Ion-pulling simulations provide insights into the mechanisms of channel opening of the skeletal muscle ryanodine receptor

David D. Mowrey, Le Xu, Yingwu Mei, Daniel A. Pasek, Gerhard Meissner, Nikolay V. Dokholyan

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Abstract

The type 1 ryanodine receptor (RyR1) mediates Ca2 release from the sarcoplasmic reticulum to initiate skeletal muscle contraction and is associated with muscle diseases, malignant hyperthermia, and central core disease. To better understand RyR1 channel function, we investigated the molecular mechanisms of channel gating and ion permeation. An adequate model of channel gating requires accurate, high-resolution models of both open and closed states of the channel. To this end, we generated an open-channel RyR1 model using molecular simulations to pull Ca2 through the pore constriction site of a closed-channel RyR1 structure determined at 3.8-Å resolution. Importantly, we find that our open-channel model is consistent with the RyR1 and cardiac RyR (RyR2) open-channel structures reported while this paper was in preparation. Both our model and the published structures show similar rotation of the upper portion of the pore-lining S6 helix away from the 4-fold channel axis and twisting of Ile-4937 at the channel constriction site out of the channel pore. These motions result in a minimum open-channel pore radius of 3 Å formed by Gln-4933, rather than Ile-4937 in the closed-channel structure. We also present functional support for our model by mutations around the closed- and open-channel constriction sites (Gln-4933 and Ile-4937). Our results indicate that use of ion-pulling simulations produces a RyR1 open-channel model, which can provide insights into the mechanisms of channel opening complementing those from the structural data.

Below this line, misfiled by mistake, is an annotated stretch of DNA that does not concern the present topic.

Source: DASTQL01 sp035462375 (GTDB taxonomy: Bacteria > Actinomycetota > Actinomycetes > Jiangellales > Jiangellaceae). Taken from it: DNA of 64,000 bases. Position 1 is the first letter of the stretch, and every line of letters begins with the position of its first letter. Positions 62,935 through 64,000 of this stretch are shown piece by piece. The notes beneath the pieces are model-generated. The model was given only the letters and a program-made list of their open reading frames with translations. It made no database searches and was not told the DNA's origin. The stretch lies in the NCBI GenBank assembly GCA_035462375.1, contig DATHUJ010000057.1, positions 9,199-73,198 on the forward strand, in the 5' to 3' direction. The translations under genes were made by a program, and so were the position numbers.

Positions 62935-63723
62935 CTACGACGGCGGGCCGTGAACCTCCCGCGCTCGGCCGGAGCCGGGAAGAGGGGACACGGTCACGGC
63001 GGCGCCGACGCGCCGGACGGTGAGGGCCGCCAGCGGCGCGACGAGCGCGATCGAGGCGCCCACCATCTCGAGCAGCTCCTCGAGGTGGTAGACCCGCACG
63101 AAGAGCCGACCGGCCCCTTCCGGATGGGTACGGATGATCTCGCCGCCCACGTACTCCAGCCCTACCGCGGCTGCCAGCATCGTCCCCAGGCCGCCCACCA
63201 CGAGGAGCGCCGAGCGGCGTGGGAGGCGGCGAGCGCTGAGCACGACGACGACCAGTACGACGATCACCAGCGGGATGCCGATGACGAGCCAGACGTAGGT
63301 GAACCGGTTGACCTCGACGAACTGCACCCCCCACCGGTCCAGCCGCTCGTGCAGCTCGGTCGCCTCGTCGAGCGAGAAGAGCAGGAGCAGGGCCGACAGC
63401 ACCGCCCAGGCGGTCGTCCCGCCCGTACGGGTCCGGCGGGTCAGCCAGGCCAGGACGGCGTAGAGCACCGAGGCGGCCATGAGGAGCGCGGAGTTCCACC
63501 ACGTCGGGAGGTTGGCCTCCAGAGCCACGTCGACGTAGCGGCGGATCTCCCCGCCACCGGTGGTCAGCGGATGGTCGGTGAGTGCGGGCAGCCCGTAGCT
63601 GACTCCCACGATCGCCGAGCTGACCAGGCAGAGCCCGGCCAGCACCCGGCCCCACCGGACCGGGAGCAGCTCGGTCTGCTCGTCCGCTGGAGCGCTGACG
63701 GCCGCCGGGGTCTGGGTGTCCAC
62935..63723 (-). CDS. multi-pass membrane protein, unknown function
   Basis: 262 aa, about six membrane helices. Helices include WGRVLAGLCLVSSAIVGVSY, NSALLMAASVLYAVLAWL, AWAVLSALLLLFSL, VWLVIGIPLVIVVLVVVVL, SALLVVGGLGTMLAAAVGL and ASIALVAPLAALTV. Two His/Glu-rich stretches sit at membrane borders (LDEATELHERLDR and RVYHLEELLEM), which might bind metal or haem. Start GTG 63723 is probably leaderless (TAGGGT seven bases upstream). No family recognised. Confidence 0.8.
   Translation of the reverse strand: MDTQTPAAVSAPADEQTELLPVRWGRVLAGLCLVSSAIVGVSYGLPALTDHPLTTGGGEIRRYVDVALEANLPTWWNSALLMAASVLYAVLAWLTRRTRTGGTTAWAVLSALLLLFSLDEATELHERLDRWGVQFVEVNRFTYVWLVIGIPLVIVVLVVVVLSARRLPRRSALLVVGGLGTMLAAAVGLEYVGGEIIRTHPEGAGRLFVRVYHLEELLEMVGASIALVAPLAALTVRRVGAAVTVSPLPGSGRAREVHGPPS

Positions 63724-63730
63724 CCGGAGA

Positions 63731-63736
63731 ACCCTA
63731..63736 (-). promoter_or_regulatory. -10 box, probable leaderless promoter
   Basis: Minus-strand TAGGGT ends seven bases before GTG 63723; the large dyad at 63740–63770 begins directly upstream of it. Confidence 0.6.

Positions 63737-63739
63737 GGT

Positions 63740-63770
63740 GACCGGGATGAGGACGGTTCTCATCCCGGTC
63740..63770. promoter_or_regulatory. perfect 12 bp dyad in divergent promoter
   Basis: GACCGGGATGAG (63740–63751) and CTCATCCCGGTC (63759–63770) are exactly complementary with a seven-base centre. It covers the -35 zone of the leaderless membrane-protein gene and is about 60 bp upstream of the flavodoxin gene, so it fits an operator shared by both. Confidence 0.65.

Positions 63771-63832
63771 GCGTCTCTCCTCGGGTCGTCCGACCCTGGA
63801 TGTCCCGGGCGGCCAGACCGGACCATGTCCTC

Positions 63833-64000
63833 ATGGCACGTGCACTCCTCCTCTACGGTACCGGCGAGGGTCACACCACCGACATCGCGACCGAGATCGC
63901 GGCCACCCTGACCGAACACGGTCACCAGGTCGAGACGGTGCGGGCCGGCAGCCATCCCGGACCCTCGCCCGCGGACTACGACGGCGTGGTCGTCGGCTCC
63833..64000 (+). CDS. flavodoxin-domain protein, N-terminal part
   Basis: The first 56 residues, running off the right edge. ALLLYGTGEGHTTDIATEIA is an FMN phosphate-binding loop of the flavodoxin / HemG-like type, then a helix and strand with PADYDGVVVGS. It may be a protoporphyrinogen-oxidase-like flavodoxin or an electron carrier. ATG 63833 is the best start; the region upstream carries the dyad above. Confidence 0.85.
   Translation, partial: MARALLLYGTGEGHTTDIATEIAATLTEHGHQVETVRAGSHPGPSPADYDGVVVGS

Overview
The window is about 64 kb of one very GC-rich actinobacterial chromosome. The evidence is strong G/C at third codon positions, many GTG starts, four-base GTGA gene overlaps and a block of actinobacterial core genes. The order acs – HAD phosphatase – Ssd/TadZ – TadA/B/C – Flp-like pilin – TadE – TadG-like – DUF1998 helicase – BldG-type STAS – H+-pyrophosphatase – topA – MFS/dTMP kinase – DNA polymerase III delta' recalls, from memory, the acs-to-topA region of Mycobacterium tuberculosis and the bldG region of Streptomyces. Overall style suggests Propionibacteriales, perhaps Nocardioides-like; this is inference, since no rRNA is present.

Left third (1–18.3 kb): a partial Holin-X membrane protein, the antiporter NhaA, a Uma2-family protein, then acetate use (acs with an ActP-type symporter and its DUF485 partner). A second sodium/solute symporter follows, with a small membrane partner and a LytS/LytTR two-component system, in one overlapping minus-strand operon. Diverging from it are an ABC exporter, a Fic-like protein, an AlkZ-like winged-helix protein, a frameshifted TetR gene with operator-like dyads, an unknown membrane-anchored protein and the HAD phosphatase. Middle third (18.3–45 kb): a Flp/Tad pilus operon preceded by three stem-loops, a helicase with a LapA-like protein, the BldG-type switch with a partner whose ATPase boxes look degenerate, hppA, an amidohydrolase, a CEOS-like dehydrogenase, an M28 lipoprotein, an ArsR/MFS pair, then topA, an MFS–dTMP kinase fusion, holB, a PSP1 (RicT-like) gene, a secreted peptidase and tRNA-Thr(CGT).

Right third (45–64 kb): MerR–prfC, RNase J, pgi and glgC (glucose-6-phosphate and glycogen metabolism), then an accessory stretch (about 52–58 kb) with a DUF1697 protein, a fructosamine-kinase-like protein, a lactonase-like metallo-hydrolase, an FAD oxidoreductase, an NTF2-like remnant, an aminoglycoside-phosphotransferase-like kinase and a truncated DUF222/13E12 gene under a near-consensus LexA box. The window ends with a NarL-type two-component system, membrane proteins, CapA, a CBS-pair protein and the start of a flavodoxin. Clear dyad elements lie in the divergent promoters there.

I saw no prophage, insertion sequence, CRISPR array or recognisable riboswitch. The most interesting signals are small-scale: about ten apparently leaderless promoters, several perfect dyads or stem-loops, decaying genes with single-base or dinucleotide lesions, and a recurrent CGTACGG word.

Original languageEnglish (US)
Pages (from-to)12947-12958
Number of pages12
JournalJournal of Biological Chemistry
Volume292
Issue number31
DOIs
StatePublished - Aug 4 2017

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All Science Journal Classification (ASJC) codes

  • Biochemistry
  • Molecular Biology
  • Cell Biology

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